Retaining Remote, Hybrid, and Office Employees


A remote employee works at home on his couch after being successfully retained

In today’s fluctuating labor market, employees are assessing their workplaces in new ways, and remote work removes geographic boundaries for job transitions. Consequently, employers must approach employee retention with a fresh perspective.

Rather than reacting with fear and alarm, embrace this change as an excellent opportunity to examine current employee retention strategies. If needed, now is the time to examine and refresh ways to improve employee retention. After all, you want your staff to feel valued, and having an intentional employee retention plan will make showing your appreciation for their work second nature.

Employee Retention Benefits

Why is it essential to retain employees? After all, remote work has not only widened the pool of prospective employers for workers, but it has also done the same for businesses searching for employees. With a labor market that makes replacing workers across many industries easier, is retaining employees worth prioritizing? In a word, yes.

Employee turnover is disruptive to a company’s workforce and costly in terms of time and money spent hiring and train new employees. It can also put unintentional stress on the remaining employees who must pick up the slack, fill in gaps, and help get new hires up to speed. However, losing institutional knowledge is the most significant cost to a company when talented workers leave—especially those who have been with the business long-term.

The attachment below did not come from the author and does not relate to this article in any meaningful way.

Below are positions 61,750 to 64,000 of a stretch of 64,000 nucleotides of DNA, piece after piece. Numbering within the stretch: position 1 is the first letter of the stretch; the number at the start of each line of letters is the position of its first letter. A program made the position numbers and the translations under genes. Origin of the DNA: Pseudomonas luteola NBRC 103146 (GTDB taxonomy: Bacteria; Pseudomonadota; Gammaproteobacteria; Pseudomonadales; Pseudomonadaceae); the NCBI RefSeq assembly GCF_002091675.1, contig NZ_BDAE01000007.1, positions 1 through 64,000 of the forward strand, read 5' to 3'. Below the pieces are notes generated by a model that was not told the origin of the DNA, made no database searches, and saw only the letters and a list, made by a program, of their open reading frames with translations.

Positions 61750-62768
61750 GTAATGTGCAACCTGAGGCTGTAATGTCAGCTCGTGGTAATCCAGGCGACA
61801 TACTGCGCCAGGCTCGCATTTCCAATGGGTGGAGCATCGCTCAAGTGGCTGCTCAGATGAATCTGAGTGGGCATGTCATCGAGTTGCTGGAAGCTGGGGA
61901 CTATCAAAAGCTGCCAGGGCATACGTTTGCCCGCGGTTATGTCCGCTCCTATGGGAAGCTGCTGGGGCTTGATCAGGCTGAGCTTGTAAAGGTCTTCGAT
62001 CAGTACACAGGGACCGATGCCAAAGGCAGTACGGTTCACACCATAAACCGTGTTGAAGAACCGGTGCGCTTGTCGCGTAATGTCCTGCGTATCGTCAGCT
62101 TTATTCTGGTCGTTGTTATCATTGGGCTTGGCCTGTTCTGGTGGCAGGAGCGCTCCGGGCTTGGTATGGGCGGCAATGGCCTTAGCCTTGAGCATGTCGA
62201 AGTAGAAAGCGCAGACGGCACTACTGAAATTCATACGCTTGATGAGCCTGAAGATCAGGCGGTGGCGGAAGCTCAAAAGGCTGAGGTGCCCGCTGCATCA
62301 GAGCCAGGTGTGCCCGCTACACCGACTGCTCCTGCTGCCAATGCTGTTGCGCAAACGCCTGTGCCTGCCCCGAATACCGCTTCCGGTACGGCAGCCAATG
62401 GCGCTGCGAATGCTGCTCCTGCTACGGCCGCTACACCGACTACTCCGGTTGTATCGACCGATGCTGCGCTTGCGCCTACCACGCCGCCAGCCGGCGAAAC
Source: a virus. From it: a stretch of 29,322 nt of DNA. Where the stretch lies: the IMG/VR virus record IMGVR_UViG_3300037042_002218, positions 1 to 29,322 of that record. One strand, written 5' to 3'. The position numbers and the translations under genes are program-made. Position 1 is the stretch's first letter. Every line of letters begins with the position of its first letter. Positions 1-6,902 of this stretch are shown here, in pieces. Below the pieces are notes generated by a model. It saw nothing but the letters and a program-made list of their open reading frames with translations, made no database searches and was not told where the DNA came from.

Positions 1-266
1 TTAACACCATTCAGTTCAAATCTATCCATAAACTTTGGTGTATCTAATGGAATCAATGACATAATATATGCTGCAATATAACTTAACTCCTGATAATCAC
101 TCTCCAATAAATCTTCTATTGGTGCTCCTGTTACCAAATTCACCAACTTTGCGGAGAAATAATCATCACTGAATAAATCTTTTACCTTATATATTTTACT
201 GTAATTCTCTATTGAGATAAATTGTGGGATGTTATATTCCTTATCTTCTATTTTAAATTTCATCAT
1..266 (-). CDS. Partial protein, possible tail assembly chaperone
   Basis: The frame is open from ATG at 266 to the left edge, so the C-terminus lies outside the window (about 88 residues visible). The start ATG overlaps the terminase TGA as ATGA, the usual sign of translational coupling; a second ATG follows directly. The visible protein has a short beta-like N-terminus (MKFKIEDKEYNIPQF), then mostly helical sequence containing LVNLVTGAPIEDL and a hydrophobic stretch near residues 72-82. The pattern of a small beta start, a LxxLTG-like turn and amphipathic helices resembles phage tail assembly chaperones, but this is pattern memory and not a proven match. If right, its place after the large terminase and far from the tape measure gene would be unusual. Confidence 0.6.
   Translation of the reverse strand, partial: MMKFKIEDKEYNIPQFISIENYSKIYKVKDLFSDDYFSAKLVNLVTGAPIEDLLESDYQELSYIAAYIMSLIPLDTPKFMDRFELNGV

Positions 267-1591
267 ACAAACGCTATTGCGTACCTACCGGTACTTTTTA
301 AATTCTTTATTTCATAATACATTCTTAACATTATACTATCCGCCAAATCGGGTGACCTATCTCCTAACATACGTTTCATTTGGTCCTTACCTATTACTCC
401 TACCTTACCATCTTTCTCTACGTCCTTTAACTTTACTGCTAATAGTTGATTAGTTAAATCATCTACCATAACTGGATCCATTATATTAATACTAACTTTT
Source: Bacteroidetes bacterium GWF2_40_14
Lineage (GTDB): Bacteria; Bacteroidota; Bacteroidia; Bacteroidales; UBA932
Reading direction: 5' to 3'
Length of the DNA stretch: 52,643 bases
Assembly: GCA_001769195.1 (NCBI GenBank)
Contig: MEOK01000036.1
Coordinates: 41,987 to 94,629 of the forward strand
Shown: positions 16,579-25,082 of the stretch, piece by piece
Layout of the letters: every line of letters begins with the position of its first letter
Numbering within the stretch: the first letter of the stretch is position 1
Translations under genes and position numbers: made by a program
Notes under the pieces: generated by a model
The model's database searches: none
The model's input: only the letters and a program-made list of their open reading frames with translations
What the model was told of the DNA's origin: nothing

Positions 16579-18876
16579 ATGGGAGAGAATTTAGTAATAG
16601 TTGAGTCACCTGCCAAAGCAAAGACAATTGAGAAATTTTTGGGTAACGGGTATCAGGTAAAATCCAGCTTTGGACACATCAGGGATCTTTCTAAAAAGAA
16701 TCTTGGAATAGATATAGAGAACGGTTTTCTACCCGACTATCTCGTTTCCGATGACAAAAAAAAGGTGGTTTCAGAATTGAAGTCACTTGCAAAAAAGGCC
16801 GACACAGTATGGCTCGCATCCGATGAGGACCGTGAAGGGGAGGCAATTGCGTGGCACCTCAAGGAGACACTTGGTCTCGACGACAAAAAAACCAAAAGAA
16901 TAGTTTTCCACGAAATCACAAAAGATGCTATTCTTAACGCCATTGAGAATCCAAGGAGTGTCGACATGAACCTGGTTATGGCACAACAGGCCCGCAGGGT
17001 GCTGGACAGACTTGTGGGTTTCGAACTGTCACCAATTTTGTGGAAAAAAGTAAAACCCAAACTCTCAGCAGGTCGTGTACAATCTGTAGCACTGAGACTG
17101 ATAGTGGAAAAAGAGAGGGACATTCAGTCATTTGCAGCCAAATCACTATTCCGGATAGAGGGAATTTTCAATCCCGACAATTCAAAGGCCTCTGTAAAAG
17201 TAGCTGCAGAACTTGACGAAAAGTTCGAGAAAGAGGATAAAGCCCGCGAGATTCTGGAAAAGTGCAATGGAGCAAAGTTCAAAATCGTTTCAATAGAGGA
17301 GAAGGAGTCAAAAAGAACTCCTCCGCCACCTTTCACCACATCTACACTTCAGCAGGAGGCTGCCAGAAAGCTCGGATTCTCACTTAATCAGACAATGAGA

People who know how a business operates, from the big picture to the small and often unseen details, are invaluable. You can’t hire institutional knowledge; it only exists in people who have put time, effort, and labor into your business.

Employee Retention Strategies

Employee retention strategies cut costs for employers and increase productivity, improve morale, and empower workers to claim ownership of their positions and contributions to the company. Some of our employee retention ideas overlap with our tips for engaging remote employees, resulting in a stronger company and a more satisfied workforce.

Onboard Effectively

While the interviewing and hiring processes allow you to make an impression on a prospective employee, how you onboard a new hire now can impact future employee retention. Most of us who have had a few jobs have experienced at least one less-than-ideal onboarding experience—and we’ve likely never forgotten it regardless of how long we stayed with a company or how much we enjoyed working there. Effective onboarding is an excellent opportunity to set the tone for your new employee by providing a clear and concise training plan demonstrating your company’s operations. Plus, it sets up your new hire to receive ongoing support. Pairing up your newest employee with an experienced staffer can also help employee retention. Mentorship programs create job satisfaction for mentors and mentees and can foster rich and rewarding relationships that will help fuel personal development and company growth.